In my most recent Lectio Divina meditation, I thought about the fragments left over after they ate and were satisfied (verse 8); there were seven loaves with seven baskets of fragments left over. 4000 people were fed and satisfied, and there were many as leftovers as when they began the distribution of loaves. The neverending food that satisfies. Eucharist.

I have many fragments of my Lectio Divina. When I did my Lectio Divina meditation, my awareness of “baskets of fragments” was like the feeding of 4000 people (Do you know how many loaves it would take to feed four thousand?) One or two days later, there are pop-ups when I am at Trader Joe’s or Walmart that seem to be leftovers from the day before. Here are some of the pop-up fragments that I have gathered.

  • Jesus Christ could not die on the cross, and he did not. Because Christ was uniquely human but also of divine nature, his divinity could not be born or die. Sacred Scriptures tell us that Jesus gave up his spirit freely and willingly as a gift of atonement to the Father for the sins of many. Who has the power to give up his life? Jesus.
  • After multiple listening sessions on the theme for Shindler’s List, I am moved to the depths of the totality of whom I am as a human being. I also have the sense that you must be Jewish to truly appreciate the emotions that are stirred by this piece by John Williams.
  • It is strange but exhilarating that Jesus did not say YES to becoming human in the Incarnation. Mary, only possessing human nature, said YES to the invitation to become the Mother of God, reversing the NO of Adam and Eve with Christ’s sacrifice for the sins of many.
  • A Lay Cistercian seeks God each day in their own unique way. Each human is different. Each Lay Cistercian approaches The Christ Principle using the totality of who they were in the past, where they are in the present, and who they will become with the grace of God.
  • Christ is always new wine, and each of us must convert (conversio morae) our old wineskins to new ones. We do this through Faith in Christ by practicing Cistercian prayer and denying oneself to take on Christ as our new white garment. Some who only drink old wine in old skins because they don’t want to change risk total spiritual incumbency, stuck in the past instead of living in the NOW with a nudge towards the future. Penance is the mindset that allows us to get rid of the old wineskins, not to throw out Christ, but to allow new ideas and practices to address new challenges in each age.
  • The Christ Principle is a mustard seed, the one center where nothing makes sense if you take it away. If you don’t protect your center, it will wander away, seduced by the inexorable pull of original sin on our resolve to seek God each day.
  • Each day is a different opportunity to meet Christ in the events that come our way. Yesterday’s victories do not ensure today’s success. What is true is that I am different yesterday from today because Christ has grown in me, and I have tried to get rid of my false self.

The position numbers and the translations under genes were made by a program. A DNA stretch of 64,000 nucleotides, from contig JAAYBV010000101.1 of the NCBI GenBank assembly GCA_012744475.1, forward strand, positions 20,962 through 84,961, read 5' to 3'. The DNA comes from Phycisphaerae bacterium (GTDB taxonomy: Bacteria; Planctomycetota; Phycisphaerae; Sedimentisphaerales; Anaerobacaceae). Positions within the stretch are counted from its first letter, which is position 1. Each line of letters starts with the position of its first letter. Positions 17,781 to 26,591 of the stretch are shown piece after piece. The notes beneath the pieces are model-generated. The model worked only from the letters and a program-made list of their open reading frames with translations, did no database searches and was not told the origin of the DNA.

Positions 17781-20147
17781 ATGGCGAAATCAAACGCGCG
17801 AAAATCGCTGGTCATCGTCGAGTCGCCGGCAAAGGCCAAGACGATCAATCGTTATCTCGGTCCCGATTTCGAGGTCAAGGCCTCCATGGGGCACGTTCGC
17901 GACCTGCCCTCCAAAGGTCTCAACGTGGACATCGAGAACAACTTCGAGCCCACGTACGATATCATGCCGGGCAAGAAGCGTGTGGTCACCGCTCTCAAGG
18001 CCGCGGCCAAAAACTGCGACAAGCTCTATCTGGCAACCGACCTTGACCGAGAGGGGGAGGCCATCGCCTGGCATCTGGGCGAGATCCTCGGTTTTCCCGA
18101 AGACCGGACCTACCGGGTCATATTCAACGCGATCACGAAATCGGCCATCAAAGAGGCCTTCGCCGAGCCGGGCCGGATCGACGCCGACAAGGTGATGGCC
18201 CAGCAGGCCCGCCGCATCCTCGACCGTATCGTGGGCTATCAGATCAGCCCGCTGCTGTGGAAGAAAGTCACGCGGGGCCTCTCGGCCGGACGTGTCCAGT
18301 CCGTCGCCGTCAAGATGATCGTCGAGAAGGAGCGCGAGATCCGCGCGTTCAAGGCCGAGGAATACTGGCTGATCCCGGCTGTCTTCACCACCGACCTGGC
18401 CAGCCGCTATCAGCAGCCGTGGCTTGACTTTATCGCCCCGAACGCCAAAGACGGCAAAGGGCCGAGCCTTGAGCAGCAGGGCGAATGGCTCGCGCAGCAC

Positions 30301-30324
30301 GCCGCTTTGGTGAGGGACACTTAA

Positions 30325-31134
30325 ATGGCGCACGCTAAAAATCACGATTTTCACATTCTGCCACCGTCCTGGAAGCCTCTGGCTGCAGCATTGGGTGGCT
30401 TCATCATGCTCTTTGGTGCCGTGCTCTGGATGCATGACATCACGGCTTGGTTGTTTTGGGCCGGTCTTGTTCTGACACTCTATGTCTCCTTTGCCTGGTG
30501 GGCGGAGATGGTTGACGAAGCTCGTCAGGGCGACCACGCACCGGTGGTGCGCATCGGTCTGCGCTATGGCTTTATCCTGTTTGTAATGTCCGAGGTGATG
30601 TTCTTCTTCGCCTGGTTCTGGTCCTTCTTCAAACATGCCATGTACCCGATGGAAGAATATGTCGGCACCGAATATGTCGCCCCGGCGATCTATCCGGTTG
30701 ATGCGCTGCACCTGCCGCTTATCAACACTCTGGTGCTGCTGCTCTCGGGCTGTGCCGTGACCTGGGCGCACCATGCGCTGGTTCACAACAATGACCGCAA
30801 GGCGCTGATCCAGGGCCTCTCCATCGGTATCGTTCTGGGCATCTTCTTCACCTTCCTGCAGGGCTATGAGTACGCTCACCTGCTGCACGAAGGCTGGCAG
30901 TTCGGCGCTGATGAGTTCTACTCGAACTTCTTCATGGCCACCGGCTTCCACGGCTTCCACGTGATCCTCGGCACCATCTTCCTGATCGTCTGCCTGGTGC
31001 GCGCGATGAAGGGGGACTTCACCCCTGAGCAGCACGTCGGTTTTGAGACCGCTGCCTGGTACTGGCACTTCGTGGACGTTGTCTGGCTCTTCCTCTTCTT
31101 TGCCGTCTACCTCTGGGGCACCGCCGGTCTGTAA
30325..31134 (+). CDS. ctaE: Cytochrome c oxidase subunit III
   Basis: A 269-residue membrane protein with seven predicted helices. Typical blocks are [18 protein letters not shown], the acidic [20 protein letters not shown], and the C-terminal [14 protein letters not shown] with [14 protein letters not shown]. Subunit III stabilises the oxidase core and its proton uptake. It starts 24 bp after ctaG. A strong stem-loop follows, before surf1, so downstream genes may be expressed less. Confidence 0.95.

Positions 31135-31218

• There is only one Christ, and each of us signed with the cross on our forehead accepts Jesus as our Lord and Savior, different from each other. This is so because we lift up the totality of our lives (the good, the bad, and the ugly) as a gift of praise and thanksgiving to the Father, through, with, and in Christ, in the power of the Holy Spirit.
  • Once I receive Baptism, I am a pilgrim in a foreign land (the world) and use the way, the truth, and the life to walk through the minefields set by Satan to seduce me.
  • I can’t buy my way to Heaven by good works, but ironically, it takes work to be good. I need to resupply my dwindling energies with the living bread coming down from Heaven.
  • Pray as you can.
  • Don’t compare yourself or your faith to any other human being. Christ alone is my center. As there is only one Christ, there is only one me. Contemplation means going into that inner room (Matthew 6:5), locking the door, and sitting down with Christ for whatever He wants to talk about.
  • Eucharist is unbelievable, yet the key to making all things new.

I take these out of Christ’s basket occasionally and munch on them.

uiodg

VISUAL LECTIO DIVINA: PART II

Use these visuals to focus on Christ. With all the blather around issues in the Church, one good way to lose your Faith is to lose your focus on Christ. St. Benedict says, “…prefer nothing to the love of Christ.” (Chapter 4, Rule)

Sitting on a park bench waiting for Jesus to come.

WHAT DO YOU SEE?

Life is practicing on how to be an adopted son or daughter of the Father,

WHAT DO YOU SEE?

Are you blocking Jesus from getting in or blocking you from getting out to see Him?

WHAT DO YOU SEE

MY LIFE: What is visible is above the surface; what is invisible I can’t see, but I know it is there.

WHAT DO YOU SEE?

If God’s game is chess, would you know how to play His game? There are rules of the game. Do you know what they are?

That in all things, God be glorified. — St. Benedict

VISUAL LECTIO DIVINA: Part 1

I share with you some of the photos I use in my Lectio Divina and other PowerPoint learning events. They make good screensavers.

St. Charles de Foucauld and friend.

WHAT DO YOU SEE?

Our hearts are restless until they rest in Thee. –St. Augustine

WHAT DO YOU SEE?

Above are the new skins for the new wine (Christ yesterday, today, and tomorrow). This is the old skins.

Each day I begin a new life and start over to seek God. What is different is that I am just a little bigger (capacitas dei) than I was before.

WHAT DO YOU SEE?